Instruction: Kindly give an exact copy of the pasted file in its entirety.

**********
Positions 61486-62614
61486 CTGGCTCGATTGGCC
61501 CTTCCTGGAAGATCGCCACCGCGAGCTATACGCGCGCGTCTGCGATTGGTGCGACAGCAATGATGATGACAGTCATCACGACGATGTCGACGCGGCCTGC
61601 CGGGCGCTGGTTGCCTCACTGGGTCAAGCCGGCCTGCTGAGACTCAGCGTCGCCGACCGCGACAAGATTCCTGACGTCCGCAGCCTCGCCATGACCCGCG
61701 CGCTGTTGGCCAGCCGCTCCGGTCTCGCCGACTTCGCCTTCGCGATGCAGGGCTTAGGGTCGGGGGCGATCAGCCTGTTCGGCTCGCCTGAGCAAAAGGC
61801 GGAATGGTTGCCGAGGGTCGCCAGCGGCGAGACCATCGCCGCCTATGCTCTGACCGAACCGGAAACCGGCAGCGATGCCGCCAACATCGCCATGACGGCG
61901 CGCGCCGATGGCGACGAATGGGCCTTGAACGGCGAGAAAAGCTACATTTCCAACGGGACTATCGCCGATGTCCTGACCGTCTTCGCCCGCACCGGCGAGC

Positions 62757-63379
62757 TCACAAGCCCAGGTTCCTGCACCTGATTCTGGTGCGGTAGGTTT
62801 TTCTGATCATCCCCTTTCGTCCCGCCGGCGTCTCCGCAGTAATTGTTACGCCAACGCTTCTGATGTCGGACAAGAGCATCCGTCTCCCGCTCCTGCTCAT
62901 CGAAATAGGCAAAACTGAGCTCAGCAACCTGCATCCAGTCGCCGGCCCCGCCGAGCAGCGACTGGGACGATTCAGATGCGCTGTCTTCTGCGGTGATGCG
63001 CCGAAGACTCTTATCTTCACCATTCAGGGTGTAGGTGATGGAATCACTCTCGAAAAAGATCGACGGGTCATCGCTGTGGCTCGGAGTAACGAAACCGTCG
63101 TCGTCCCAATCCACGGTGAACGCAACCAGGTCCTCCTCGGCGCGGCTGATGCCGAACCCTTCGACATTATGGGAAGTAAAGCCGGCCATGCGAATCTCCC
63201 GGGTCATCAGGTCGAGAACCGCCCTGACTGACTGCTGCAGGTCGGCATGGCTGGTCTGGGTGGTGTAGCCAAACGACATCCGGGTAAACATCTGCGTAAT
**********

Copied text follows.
Positions 61486-62614
61486 CTGGCTCGATTGGCC
61501 CTTCCTGGAAGATCGCCACCGCGAGCTATACGCGCGCGTCTGCGATTGGTGCGACAGCAATGATGATGACAGTCATCACGACGATGTCGACGCGGCCTGC
61601 CGGGCGCTGGTTGCCTCACTGGGTCAAGCCGGCCTGCTGAGACTCAGCGTCGCCGACCGCGACAAGATTCCTGACGTCCGCAGCCTCGCCATGACCCGCG
61701 CGCTGTTGGCCAGCCGCTCCGGTCTCGCCGACTTCGCCTTCGCGATGCAGGGCTTAGGGTCGGGGGCGATCAGCCTGTTCGGCTCGCCTGAGCAAAAGGC
61801 GGAATGGTTGCCGAGGGTCGCCAGCGGCGAGACCATCGCCGCCTATGCTCTGACCGAACCGGAAACCGGCAGCGATGCCGCCAACATCGCCATGACGGCG
61901 CGCGCCGATGGCGACGAATGGGCCTTGAACGGCGAGAAAAGCTACATTTCCAACGGGACTATCGCCGATGTCCTGACCGTCTTCGCCCGCACCGGCGAGC

Positions 62757-63379
62757 TCACAAGCCCAGGTTCCTGCACCTGATTCTGGTGCGGTAGGTTT
62801 TTCTGATCATCCCCTTTCGTCCCGCCGGCGTCTCCGCAGTAATTGTTACGCCAACGCTTCTGATGTCGGACAAGAGCATCCGTCTCCCGCTCCTGCTCAT
62901 CGAAATAGGCAAAACTGAGCTCAGCAACCTGCATCCAGTCGCCGGCCCCGCCGAGCAGCGACTGGGACGATTCAGATGCGCTGTCTTCTGCGGTGATGCG
63001 CCGAAGACTCTTATCTTCACCATTCAGGGTGTAGGTGATGGAATCACTCTCGAAAAAGATCGACGGGTCATCGCTGTGGCTCGGAGTAACGAAACCGTCG
63101 TCGTCCCAATCCACGGTGAACGCAACCAGGTCCTCCTCGGCGCGGCTGATGCCGAACCCTTCGACATTATGGGAAGTAAAGCCGGCCATGCGAATCTCCC
63201 GGGTCATCAGGTCGAGAACCGCCCTGACTGACTGCTGCAGGTCGGCATGGCTGGTCTGGGTGGTGTAGCCAAACGACATCCGGGTAAACATCTGCGTAAT